‡ Forwarding process. A) Ci Si Bi A (u) (u. Notations G= (N. v) pi (u. v) in configuration Ci The total weight of the links in path p in configuration Ci The weight of a restricted link The number of configurations to generate (algorithm input) . v) wi (p) wr n Graph comprising nodes N and directed links (arcs) A The graph with link weights as in configuration i The set of isolated nodes in configuration Ci The backbone in configuration Ci The set of links from node u The directed link from node u to v A given shortest path between nodes u and v in Ci The nodes on path p The links on path p The weight of link (u.System Implementation Modules ‡ Network module. ‡ Route configuration. v) N (p) A (p) wi (u.

System Implementation Algorithm for Configuration .

System Implementation Packet Forwarding Packet arrives Switched configuration before? No Lookup in neighbor¶s backup configuration Output link failed? No Yes Failed link returned? No Forward 29 Yes Drop packet Normal lookup Yes Lookup in own backup configuration .

‡ Integration Testing.System Testing Levels of Testing ‡ Unit Testing. ‡ System and Acceptance Testing. Test Cases-Unit Testing Actual Output Sl. No 1 Test Case Client Server Communication Input Socket connection established between client and server Expected Result Client request to be processed Same as excepted Pass Result .

The server is expected to receive data and display the same form client2. The request from client2 should be processed by idle router.System Testing Blackbox Testing Sl. should display data The server should receive the data Send data from client2 to server via Browse any file and click on send 2 router First identified router should fails to process the request and acknowledge the same The next identified router will process the request and acknowledge the same. No 1 Test Case Input Expected Output First identified router should fails to process the request and acknowledge the same The next identified router will process the request and acknowledge the same. Same as expected Pass Same as expected Same as expected Pass Pass Same as expected Pass Same as expected Same as expected Pass Pass Same as expected Pass Actual Output Same as expected Pass Result Send data from client1 to server via Browse any file and click on send router . Server is expected to receive data from client1 first As soon as server receives data from client1. should display data The server should receive the data 3 Send data simultaneously from client1 and clent2 to server via router Browse any file from client1 and client2 click on send simultaneously Request from client1 should be processed and acknowledged by router.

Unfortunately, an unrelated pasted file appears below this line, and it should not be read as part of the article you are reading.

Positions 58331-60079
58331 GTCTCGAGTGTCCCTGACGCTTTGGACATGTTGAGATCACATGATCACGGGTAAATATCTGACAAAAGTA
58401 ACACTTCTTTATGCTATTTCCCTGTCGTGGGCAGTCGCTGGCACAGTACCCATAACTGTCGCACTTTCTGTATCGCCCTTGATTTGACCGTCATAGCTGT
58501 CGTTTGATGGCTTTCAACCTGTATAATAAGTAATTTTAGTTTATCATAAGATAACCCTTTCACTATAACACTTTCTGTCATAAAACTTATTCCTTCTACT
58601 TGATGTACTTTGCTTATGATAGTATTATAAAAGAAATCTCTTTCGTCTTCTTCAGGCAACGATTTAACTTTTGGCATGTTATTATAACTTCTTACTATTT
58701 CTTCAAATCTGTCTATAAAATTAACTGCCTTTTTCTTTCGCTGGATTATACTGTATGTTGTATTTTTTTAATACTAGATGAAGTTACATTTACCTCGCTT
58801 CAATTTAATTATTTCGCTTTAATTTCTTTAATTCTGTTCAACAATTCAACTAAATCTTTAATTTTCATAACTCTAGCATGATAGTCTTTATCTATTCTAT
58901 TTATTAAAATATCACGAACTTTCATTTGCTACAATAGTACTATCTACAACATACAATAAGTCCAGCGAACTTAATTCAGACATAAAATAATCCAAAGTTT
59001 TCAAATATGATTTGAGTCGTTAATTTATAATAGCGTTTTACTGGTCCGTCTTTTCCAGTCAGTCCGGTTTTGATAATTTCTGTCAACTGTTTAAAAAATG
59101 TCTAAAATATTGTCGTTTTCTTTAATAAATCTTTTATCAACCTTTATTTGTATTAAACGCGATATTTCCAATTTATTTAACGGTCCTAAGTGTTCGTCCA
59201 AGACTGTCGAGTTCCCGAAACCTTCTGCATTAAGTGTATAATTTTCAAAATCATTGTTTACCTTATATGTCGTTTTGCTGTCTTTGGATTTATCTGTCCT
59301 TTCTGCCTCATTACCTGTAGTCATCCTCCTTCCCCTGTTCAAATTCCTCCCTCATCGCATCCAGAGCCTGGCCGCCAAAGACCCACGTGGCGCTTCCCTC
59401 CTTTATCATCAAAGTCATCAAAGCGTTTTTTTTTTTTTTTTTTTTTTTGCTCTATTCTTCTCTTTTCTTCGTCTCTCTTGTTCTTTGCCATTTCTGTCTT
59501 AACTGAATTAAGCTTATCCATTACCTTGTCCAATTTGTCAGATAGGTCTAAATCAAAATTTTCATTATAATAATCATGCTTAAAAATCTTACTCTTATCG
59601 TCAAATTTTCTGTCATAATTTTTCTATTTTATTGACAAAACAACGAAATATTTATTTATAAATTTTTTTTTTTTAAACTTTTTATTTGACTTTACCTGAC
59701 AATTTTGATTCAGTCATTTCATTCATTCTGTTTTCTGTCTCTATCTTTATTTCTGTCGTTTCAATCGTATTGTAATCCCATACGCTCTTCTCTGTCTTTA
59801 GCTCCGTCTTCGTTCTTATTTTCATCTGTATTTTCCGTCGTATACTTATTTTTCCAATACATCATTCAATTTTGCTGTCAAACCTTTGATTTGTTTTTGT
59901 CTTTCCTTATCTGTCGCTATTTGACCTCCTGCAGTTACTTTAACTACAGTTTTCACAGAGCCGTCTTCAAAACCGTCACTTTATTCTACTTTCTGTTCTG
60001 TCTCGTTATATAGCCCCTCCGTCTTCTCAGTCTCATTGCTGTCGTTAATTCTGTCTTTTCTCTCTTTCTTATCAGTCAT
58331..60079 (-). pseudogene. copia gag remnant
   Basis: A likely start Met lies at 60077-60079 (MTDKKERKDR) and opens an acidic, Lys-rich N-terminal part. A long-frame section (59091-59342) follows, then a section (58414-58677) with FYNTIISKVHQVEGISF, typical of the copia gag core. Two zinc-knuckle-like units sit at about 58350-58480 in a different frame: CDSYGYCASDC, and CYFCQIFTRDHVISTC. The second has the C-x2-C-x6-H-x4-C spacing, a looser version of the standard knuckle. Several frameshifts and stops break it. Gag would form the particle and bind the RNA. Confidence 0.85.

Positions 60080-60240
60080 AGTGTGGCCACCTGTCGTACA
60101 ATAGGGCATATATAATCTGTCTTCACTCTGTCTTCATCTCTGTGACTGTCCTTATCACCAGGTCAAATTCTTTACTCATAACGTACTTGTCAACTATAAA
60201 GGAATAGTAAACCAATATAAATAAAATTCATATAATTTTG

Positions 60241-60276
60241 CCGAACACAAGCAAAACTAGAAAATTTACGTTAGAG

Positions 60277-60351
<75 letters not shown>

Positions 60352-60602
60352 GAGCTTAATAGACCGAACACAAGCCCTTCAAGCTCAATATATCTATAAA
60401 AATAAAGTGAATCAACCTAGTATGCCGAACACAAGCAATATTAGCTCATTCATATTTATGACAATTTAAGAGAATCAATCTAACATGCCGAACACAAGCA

‡ Covers link and node failures. ‡ Modest state overhead. . Incremental topology changes. Multi-fault tolerance.Conclusion and Future Scope ‡ Assured single-fault tolerance. local recovery. Multicast node-fault tolerance. ‡ Need not know the root cause of failure.Load balancing. ‡ Rapid. ‡ Future scope. Loop-free convergence.

Screenshots .

Screenshots .

Screenshots .

Thank You .